This complexity means that from most countries still require an emergency operator to take control of the vehicle whenever deemed necessary to prevent an accident. This is a legal requirement, which applies when a situation is too complex for the car to handle. Yet, there are some countries who’ve paved the way for Level 4 autonomous vehicle driving specific circumstances, such as a maximum operating speed of 37mph or in designated areas.

Regulating Level 3

For now, most regulators permit Level 3 autonomy on public roads, which means that a human driver retains control in critical situations. Schmidt explains: “China’s government, however, is keen to commercialize autonomous driving and is, therefore, supportive of new regulation. The country is the largest car market in the world and if autonomous driving will ever have a breakthrough, it will be here.

“Globally, however, Germany was the first country to create a regulatory framework for Level 4 autonomous driving on public roads in 2021.  In China, there is no national regulation yet but some of the country’s largest cities have introduced pilot programs. The focus is on autonomous buses and self-driving taxis, however. Others are following suit, for example Japan, which is planning to allow Level 4 autonomous cars on its roads as of April 2023. Most countries will probably have introduced a legal framework for fully driverless cars within the next five years.”

Even if a country has progressive regulation, many car manufacturers will still be careful with their roll-out of fully driverless fleets as liability issues and the risk of cyber threats remain prominent obstacles. Instead, most car manufacturers are currently focusing on Level 3 autonomous driving and collecting as much real-world data as possible through their fleets to prepare for the shift to Level 4. Progressive regulation on autonomous driving is seen as a question of competitiveness. The earlier driverless cars are allowed on public roads, the more real-world data they can collect.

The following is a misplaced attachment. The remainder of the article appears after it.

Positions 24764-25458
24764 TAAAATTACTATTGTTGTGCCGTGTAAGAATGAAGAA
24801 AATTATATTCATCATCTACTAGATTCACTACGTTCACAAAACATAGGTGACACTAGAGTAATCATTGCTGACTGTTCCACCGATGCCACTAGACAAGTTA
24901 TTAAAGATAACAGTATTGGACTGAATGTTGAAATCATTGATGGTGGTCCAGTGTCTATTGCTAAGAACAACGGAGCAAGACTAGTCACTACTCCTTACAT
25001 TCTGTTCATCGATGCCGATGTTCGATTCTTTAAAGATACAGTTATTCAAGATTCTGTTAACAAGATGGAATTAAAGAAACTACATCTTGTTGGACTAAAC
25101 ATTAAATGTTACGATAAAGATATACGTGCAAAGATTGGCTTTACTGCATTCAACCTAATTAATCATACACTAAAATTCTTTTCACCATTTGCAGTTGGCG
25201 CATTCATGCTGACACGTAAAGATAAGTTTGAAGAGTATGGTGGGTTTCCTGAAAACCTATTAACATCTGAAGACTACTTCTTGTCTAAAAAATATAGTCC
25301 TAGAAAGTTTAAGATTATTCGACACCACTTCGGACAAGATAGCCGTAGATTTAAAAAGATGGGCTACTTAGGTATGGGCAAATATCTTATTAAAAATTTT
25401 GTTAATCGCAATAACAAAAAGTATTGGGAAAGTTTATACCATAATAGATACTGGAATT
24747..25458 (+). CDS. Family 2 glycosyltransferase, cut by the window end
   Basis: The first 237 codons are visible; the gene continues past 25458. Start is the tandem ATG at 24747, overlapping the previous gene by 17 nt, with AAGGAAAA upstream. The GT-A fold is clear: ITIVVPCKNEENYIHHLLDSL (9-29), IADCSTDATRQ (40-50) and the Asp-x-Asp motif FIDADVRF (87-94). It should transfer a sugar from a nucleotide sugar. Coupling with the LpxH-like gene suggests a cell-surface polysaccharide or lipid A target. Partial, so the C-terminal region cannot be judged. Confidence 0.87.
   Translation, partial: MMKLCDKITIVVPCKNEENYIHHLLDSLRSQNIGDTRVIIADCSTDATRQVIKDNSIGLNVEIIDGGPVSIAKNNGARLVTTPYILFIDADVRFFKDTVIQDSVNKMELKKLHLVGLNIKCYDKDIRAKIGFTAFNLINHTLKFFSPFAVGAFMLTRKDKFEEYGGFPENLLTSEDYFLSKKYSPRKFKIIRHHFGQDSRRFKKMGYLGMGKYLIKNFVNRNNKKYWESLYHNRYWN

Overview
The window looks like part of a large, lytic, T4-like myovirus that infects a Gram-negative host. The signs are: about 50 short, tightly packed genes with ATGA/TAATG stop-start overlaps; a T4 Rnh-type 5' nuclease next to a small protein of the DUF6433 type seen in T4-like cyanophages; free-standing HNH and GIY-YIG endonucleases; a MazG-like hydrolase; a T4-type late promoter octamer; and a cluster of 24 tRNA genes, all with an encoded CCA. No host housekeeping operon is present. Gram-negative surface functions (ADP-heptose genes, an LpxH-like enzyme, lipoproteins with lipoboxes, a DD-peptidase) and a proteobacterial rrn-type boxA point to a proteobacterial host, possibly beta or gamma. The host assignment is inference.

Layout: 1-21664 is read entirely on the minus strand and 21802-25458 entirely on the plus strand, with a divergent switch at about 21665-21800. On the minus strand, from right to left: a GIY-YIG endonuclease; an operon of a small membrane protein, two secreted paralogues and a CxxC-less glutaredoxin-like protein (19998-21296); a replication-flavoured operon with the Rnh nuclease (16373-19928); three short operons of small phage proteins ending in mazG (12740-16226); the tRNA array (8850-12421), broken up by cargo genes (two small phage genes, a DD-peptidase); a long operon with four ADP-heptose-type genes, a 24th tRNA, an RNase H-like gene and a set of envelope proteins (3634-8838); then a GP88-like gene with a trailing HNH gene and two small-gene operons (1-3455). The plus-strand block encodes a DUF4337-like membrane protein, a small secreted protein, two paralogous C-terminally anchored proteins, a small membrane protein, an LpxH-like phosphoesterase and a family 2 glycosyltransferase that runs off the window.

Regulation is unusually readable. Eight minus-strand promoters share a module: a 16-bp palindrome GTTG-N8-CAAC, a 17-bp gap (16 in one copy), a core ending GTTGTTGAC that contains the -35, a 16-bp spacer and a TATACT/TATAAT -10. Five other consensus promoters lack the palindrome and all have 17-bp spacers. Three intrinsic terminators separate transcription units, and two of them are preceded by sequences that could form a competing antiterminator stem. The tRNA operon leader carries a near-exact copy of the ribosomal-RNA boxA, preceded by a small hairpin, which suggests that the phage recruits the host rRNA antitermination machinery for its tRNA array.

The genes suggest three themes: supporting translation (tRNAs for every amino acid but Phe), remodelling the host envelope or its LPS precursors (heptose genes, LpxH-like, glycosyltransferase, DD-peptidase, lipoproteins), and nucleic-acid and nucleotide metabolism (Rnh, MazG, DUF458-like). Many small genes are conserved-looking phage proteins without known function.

Software-driven vehicles

It’s important to note that no automaker has been able to completely master autonomous driving in complex real-world conditions with absolute reliability. Schmidt believes there will always be edge cases where an algorithm is not trained to handle a situation or cannot do so on its own. Automakers are, nevertheless, going to send a large number of algorithm-equipped cars into the market as the vehicles themselves are going to become increasingly software-driven.

Real-world data is essential to making autonomous vehicles happen, requiring data to be collated from a diverse set of traffic scenarios. Schmidt comments: “The real currency is not just data, it is also the collection of various edge cases and the bigger the fleet, the better and more diverse data that can be collected. Baidu started its robo-taxi service in ten Chinese cities since 2020 and has certainly gathered a lot of data. That’s why the race for fully driverless cars favors the large manufacturers who have millions of vehicles on the roads collecting data while they drive.”

Hands-off the steering

So, when will steering wheels no longer be an essential part of the driving experience, whether for taxis or for other kinds of vehicle? Well, predictions are often unreliable. Not long ago the automotive industry thought that fleets would be fully autonomous at Level 5 by 2025 and commonplace on highways in many parts of the world. The trouble is that autonomous driving is yet to live up to its promise so Schmidt believes that their development will be more evolutionary that has been previously thought. They won’t represent a Big Bang disruption.

For now, he thinks that most automakers will invest iteratively in AI and focus on Level 3 autonomous driving while including some Level 4 features such as automated valet parking and smart summon. “We recommend that manufacturers invest in the technology early but in careful stages. Given today’s limitations, we believe that Level 3 and Level 4 vehicles will only account for a cumulated share of about 5% of the global automotive market by 2030.”